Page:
International organization participation:
Diplomatic representation in the US:
chief of mission: Ambassador Ravdangiyn BOLD
chancery: 2833 M Street NW, Washington, DC 20007
consulate(s) general: New York
FAX: [1] (202) 298-9227
telephone: [1] (202) 333-7117
Diplomatic representation from the US:
chief of mission: Ambassador Pamela J. SLUTZ
embassy: Micro Region 11, Big Ring Road, C.P.O. 1021, Ulaanbaatar 13
mailing address: PSC 461, Box 300, FPO AP 96521-0002
telephone: [976] (11) 329095
FAX: [976] (11) 320776
Flag description:
three equal, vertical bands of red (hoist side), blue, and red; centered on the hoist-side red band in yellow is the national emblem ("soyombo" - a columnar arrangement of abstract and geometric representation for fire, sun, moon, earth, water, and the yin-yang symbol)
Economy Mongolia
Economy - overview:
Economic activity traditionally has been based on agriculture and breeding of livestock. Mongolia also has extensive mineral deposits; copper, coal, molybdenum, tin, tungsten, and gold account for a large part of industrial production. Soviet assistance, at its height one-third of GDP, disappeared almost overnight in 1990-1991 at the time of the dismantlement of the USSR. Mongolia was driven into deep recession, prolonged by the Mongolian People's Revolutionary Party's (MPRP) reluctance to undertake serious economic reform. The Democratic Union Coalition (DUC) government embraced free-market economics, eased price controls, liberalized domestic and international trade, and attempted to restructure the banking system and the energy sector. Major domestic privatization programs were undertaken, as well as the fostering of foreign investment through international tender of the oil distribution company, a leading cashmere company, and banks. Reform was held back by the ex-Communist MPRP opposition and by the political instability brought about through four successive governments under the DUC. Economic growth picked up in 1997-1999 after stalling in 1996 due to a series of natural disasters and declines in world prices of copper and cashmere. In August and September 1999, the economy suffered from a temporary Russian ban on exports of oil and oil products, and Mongolia remains vulnerable in this sector. Mongolia joined the World Trade Organization (WTrO) in 1997. The international donor community pledged over $300 million per year at the Consultative Group Meeting, held in Ulaanbaatar in June 1999. The MPRP government, elected in July 2000, was anxious to improve the investment climate; it also had to deal with a heavy burden of external debt. Falling prices for Mongolia's mainly primary sector exports, widespread opposition to privatization, and adverse effects of weather on agriculture in early 2000 and 2001 restrained real GDP growth. Despite drought problems in 2002, GDP rose 4.0%, followed by a solid 5.0% increase in 2003. The first applications under the land privatization law have been marked by a number of disputes over particular sites. Russia claims Mongolia owes it $11 billion from the Soviet period; any settlement could substantially increase Mongolia's foreign debt burden.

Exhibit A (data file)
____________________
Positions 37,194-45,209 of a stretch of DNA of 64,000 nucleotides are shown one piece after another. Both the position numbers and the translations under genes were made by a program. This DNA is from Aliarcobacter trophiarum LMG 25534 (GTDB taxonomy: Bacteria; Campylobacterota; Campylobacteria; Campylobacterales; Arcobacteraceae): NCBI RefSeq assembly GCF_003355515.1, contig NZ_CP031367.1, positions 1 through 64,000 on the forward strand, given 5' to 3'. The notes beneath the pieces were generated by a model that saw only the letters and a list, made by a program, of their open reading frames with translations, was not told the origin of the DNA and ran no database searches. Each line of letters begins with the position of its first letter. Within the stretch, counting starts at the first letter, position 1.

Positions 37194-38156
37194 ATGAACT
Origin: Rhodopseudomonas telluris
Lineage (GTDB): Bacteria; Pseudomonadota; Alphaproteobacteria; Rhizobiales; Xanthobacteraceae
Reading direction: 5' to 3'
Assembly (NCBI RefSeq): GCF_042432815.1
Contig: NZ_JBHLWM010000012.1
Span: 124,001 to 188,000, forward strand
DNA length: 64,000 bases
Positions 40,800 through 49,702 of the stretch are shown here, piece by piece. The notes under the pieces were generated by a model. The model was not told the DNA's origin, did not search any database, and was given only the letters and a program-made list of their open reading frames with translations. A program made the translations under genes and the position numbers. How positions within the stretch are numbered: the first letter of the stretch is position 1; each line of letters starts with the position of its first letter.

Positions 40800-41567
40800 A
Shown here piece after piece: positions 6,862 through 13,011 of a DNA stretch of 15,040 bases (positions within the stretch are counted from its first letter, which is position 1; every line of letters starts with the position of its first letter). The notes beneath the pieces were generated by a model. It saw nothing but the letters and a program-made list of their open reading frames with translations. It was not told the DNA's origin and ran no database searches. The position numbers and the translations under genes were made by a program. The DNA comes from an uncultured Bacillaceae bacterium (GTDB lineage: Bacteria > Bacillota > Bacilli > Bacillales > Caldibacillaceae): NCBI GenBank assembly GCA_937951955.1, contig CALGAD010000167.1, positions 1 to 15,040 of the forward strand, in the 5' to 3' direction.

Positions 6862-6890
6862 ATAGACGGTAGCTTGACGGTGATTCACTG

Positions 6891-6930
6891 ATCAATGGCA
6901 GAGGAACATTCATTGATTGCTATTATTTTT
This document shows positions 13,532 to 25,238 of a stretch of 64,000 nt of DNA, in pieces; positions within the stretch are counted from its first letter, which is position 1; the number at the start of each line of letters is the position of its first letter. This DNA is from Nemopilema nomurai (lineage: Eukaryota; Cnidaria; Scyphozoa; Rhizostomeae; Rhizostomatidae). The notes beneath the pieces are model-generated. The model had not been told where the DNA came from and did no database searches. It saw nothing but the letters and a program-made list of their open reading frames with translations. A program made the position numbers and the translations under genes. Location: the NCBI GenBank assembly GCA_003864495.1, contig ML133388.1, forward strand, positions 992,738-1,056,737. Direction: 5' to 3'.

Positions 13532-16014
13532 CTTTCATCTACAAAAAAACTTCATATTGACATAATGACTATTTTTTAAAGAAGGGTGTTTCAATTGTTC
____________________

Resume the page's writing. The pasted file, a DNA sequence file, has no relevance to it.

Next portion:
purchasing power parity - $4.877 billion (2003 est.)
GDP - real growth rate:
5% (2003 est.)
GDP - per capita:
purchasing power parity - $1,800 (2003 est.)
GDP - composition by sector:
agriculture: 20.6%
industry: 21.4%
services: 58% (2002 est.)
Population below poverty line:
33% (2003 est.)
Household income or consumption by percentage share:
lowest 10%: 2.1%
highest 10%: 37% (1995)
Distribution of family income - Gini index:
44 (1998)
Inflation rate (consumer prices):
1.5% (2002 est.)
Labor force:
1.4 million (2001)
Labor force - by occupation:
herding/agriculture 46%, manufacturing 6%, trade 10.3%, public sector 4.7%, other/unemployed 33% (2001)
Unemployment rate:
4.6% (2001)